In compliance with the objectives of the JAXM and JAX-RPC specifications, Axis is designed to be extensible and independent with regard to particular transport or exchange protocols.

So, although it supports SOAP over HTTP, Axis will in the future support other protocols such as the forthcoming XML Protocol (based on SOAP 1.2), and other transport such as SMTP. For this reason, the name "Axis" (Apache eXtensible Interaction System) was chosen over "Apache SOAP 3.0," which was felt to be too restrictive due to the mention of the word SOAP.

Since last summer, several pre-versions of Axis have followed one after the other. After three Alpha versions and two Beta versions, a third Beta version is under preparation. We should also point out that a C++ version of Axis (on Windows and Linux platforms for the moment) is also currently being prepared.

The release of the first public "final" version of Axis (which will feature the version number 3.0, to mark its succession from Apache SOAP 2.x), initially planned for the summer, has apparently been held up. However, Axis already has sufficient assets and functionality for us to be able to devote this article to the Beta 2 version which has been available since the end of April.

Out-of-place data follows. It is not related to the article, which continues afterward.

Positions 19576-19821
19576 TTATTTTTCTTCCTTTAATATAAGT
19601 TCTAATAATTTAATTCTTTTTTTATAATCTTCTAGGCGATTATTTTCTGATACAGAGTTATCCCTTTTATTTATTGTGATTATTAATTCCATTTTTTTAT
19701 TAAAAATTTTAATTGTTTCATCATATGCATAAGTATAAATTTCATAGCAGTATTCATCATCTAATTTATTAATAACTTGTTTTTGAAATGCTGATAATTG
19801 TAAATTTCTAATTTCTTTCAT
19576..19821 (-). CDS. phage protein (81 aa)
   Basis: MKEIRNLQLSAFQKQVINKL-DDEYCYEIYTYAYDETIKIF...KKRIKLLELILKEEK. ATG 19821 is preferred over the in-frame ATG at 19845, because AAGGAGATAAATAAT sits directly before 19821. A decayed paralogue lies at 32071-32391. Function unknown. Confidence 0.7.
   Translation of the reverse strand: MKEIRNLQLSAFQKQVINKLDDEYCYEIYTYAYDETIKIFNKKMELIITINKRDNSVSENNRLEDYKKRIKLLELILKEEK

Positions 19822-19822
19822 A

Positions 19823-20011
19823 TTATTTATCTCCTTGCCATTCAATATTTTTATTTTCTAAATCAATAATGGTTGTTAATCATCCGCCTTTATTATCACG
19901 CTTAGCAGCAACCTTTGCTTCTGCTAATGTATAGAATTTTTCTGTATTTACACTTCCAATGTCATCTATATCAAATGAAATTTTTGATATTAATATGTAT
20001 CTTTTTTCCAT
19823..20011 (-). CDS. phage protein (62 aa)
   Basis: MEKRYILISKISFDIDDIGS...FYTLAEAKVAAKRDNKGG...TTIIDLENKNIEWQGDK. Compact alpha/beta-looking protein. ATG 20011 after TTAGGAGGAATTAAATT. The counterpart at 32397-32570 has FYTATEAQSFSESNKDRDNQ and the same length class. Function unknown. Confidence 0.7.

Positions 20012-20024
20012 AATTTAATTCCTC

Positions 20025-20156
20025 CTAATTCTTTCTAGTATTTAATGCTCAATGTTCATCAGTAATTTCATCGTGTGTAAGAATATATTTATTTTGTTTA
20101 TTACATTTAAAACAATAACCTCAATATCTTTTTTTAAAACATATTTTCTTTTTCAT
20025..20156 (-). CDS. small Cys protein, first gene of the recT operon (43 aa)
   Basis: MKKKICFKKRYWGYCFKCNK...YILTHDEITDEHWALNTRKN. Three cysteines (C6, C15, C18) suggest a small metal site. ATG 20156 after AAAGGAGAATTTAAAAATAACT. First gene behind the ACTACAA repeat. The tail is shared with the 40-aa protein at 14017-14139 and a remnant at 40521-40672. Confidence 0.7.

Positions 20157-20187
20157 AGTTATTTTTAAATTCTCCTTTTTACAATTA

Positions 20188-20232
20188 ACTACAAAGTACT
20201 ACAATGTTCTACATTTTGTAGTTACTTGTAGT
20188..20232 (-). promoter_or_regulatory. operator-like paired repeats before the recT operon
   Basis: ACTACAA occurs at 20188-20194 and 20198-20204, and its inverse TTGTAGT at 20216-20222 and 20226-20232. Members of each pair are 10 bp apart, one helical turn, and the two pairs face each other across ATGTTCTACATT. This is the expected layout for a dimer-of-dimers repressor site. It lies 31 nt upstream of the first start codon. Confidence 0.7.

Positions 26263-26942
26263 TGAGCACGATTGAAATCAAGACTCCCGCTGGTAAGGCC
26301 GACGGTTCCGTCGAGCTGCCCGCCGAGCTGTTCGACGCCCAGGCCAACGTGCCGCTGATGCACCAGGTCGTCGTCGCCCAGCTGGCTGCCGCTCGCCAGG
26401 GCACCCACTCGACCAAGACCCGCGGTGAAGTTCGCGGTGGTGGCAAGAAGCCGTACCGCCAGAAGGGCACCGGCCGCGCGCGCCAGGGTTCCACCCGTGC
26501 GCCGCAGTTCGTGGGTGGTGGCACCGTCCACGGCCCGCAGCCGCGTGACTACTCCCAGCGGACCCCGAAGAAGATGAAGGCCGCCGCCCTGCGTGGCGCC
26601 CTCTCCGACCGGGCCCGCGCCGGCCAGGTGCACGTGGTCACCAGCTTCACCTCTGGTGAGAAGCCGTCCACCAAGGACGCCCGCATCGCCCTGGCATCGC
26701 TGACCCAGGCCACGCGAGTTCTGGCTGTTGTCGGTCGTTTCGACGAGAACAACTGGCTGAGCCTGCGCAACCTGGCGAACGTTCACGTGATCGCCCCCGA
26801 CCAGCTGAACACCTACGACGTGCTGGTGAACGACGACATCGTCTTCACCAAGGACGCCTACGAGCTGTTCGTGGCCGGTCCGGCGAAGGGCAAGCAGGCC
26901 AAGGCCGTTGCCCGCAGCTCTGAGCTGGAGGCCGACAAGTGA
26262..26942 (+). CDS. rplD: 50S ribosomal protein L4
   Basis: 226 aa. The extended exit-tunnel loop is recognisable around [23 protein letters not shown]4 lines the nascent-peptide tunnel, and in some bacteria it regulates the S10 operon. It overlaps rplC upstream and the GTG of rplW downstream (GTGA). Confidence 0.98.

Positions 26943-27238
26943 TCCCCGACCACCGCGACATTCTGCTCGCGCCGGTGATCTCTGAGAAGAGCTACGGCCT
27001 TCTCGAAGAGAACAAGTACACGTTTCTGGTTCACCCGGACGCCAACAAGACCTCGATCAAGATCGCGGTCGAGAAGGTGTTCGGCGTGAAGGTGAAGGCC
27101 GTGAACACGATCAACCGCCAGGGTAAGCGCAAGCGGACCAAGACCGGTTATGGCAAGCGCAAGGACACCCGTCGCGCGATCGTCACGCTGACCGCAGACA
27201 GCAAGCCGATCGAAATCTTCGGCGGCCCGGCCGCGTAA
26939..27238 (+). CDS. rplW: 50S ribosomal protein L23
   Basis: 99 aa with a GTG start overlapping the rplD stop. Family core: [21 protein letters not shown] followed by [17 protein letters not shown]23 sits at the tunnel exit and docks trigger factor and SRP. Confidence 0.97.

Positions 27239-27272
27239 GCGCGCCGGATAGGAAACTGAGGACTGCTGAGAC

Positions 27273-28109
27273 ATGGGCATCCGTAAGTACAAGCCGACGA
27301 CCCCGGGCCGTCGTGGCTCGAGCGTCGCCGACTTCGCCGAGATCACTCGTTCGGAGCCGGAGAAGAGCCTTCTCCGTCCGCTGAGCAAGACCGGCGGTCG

Presentation of Apache Axis beta 2

Apache Axis is an open-source implementation on the Java platform of the SOAP version 1.1 and SOAP Messages with Attachments specifications and includes certain features of the new version of the standard, SOAP 1.2. Axis is developed by the Apache Software Foundation.

Apache Axis is both an environment for hosting Web Services and a complete toolkit for creating services and for client access to external services. This toolkit features advanced automatic code generation functionality based on parsing of WSDL descriptions of Web Services, and automatic two-way mapping between Java classes and WSDL descriptions.

New features and improvements with regard to Apache SOAP

Compared to Apache SOAP, Axis enjoys a great deal of improvements and new features:

Fully revised architecture: Axis is built on entirely new foundations, based on concepts defined by the JAX-RPC specification. The architecture of Axis is modular and extensible: extensions can be easily added (for specific processing of messages, or to include new administration or management functions).

Similarly, at its core, Axis contains an architecture of interchangeable transport protocols ("pluggable transport architecture"), independent of any transport protocol in particular. It is therefore possible to add on support for other transport protocols such as SMTP, FTP and so on.